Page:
For three years I was seconded from TAFE to the South Australian 150th. Celebrations Board to advise on costumes, to teach people and to make specific costumes. I ended up teaching people at 16 towns all over the State how to make 1836 costumes. I also designed and conducted 1836 Costume Workshops for men and women's clothing, on one occasion the male members of the Victoriana Society and some of the women made thirty complete men's 1836 evening outfits on a production line system. Most of the men had never even held a needle before. Some of the historical costumes I have made:-
- 1853 Mounted police uniforms for the South Australian Police re-enactment of the Gold Escort from Castlemaine in Victoria to Adelaide, 1986.
- 1836 Uniform of a Colonel of The Devon Regiment for, Sir Donald Dunstan, Governor of South Australia
- 1836 Ball dress, 1836 day dress and bonnet for Lady Dunstan
- 1836 civilian costumes for members of the South Australia Jubilee 150 Board
- 1836 Royal Navy Uniforms for Captain Hindmarsh and Lieutenant and 25 Royal Navy ratings.
- Costumes for The Constitutional Museum exhibitions
- 1890's naval uniforms
- 1890's Royal Marine uniforms
- Women's costumes of all eras.
Over the years I have given hundreds of talks and fashion shows depicting the history of costume. One of the more unusual courses which I conducted recently was making historic side-saddle costumes. With the recent interest in the "RMS Titanic" I gave a talk on "Costume in 1912" to the Titanic Society. I also give talks on other aspects of Victorian history such as "Queen Victoria's Army", "Victorian Theatre", etc. One interest I have at present is to make half-scale models showing the history of fashion, both male and female, 32 made to date.
In 1985 I founded a re-enactment group to portray Royal Marines of 1836 using the drill manual of 1827. I had to research and make all the uniforms and equipment. The group went on to give several hundred performances until they were disbanded this year. Among their achievements were being Guards of Honour for:- Charles and Diana, Prince and Princess of Wales; The Duke and Duchess of York; The Prime Minister of Australia, Bob Hawke; The Premier of South Australia, John Bannon; The Governor of South Australia, Sir Donald Dunstan; The Governor General of Australia, Sir Ninian; Martin Stephens, The Lord Mayor of Adelaide. Plus these occasions:-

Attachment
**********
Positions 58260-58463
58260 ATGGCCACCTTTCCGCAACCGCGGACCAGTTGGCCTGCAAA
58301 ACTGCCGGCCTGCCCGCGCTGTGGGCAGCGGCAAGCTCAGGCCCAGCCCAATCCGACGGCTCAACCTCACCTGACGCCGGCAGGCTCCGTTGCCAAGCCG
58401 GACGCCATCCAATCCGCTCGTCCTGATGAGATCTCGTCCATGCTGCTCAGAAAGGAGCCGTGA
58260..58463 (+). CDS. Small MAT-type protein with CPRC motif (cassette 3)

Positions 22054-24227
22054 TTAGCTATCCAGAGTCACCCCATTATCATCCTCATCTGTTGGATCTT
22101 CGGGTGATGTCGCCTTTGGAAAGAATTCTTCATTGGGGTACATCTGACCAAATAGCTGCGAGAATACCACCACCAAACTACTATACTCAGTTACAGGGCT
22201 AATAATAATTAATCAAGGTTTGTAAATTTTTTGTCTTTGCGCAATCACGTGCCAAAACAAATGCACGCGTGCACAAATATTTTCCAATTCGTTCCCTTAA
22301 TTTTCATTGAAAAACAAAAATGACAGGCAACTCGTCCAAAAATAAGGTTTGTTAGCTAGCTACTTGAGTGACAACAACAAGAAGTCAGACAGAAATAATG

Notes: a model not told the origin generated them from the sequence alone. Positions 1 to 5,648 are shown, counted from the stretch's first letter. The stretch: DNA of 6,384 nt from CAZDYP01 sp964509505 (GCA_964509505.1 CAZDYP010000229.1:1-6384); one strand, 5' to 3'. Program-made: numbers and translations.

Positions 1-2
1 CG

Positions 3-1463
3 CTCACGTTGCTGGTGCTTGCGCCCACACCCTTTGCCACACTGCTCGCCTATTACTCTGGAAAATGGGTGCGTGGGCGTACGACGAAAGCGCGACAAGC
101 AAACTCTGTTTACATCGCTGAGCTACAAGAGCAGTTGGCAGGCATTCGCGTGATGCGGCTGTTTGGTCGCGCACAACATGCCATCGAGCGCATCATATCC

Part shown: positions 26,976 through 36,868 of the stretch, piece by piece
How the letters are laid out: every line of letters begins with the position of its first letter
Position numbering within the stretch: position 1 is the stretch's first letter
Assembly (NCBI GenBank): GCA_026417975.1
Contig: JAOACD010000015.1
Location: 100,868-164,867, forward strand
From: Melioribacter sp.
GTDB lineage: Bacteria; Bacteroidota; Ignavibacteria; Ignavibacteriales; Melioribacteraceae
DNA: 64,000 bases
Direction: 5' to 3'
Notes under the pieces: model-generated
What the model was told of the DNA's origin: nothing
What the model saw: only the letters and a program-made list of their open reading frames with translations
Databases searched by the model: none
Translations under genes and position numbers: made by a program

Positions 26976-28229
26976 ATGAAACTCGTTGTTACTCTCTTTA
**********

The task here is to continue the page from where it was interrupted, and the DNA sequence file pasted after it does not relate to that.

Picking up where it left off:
- The Arrival of the First Fleet Re-enactment The Arrival of the Tall Ships
- 1986 South Australian Golf Open Championship 1986 Adelaide Grand Prix
- They appeared in the 1986 Adelaide Military Tattoo, the South Australian
- Police Tattoo and at sunset parades with the Royal Australian Navy.
- On one memorable occasion they came ashore in long boats to re-enact the first landing in South Australia of 1836. They even got as far as Norfolk Island to perform.
In 1983 I formed the Victoriana Society of South Australia to foster interest in the reigns of Queen Victoria and King Edward VII. Later forming a dance group within the Victoriana Society called "Danse Victoriana". This went on to perform hundreds of dance displays, from a grand Titanic Ball to a Colonial Ball at Government House for the 150th. celebrations of South Australia's founding.
My other hobbies are making models, genealogy and cooking (particularly Asian food). At present I am making a model of the Great Western Railway at Minehead in Somerset in 4mm. I also make model ships and model soldiers. Olive and I occasionally do some catering. Don't know how I had time to go to work.
Email from Lalith (Diss) Dissanayke.
(Remarks in italic are mine - Alex G.)
I did receive your email and thanks . I managed to access the 75th web site and get Bob Cooper and Dave Young .I have had no response from them yet. I also contacted Ginge (Clarke) and received an response immediately. He is going to UK on the 2nd and has said that he would contact you. It is great to be in touch with you after so long. It is also a shame that we missed each other after getting so close (I was in NZ in January 98). Maybe we will have better luck next time. I did write to Peter Platt after he invited me for the Cambridge reunion but never continued the correspondence. As Ginge has very correctly said this (email) is a fantastic invention and no excuses this time.
After Locking I didn't stay in the Air Force too long. I was only interested in sports and not Radio and Radar. I completely changed my trade to printing in 1960. This gave me another chance to get back to UK. I did a three year course in printing at Manchester Polytechnic.
I did meet Harry Hawkes with whom I kept in touch off and on, and even went back to Weston on a couple of times, pub crawling for old time's sake.
I remained in the printing trade until a near fatal heart attack forced me to retire at 60. I underwent bypass surgery but that did not prevent a second attack two years later. I have two children my daughter being a doctor married to doctor. They emigrated to New Zealand and I followed with my wife and son. I had to undergo Angio-plasti (how do you spell this) last November to treat another block.
That's my story in short. A reunion this year in UK is out of the question. I am hoping to go to Sri Lanka in March next year. In 2000 it is definitely on if only Peter (Platt) or somebody else could arrange one. That's it for now
(Porky pies=lies .... Cockney rhyming slang)
Like how I ended up as an Air Commodore
How I flew Hunters in the Borneo Campaign
How I left the RAF early to get my Ph.D. at Oxford
The story of my drab, miserable life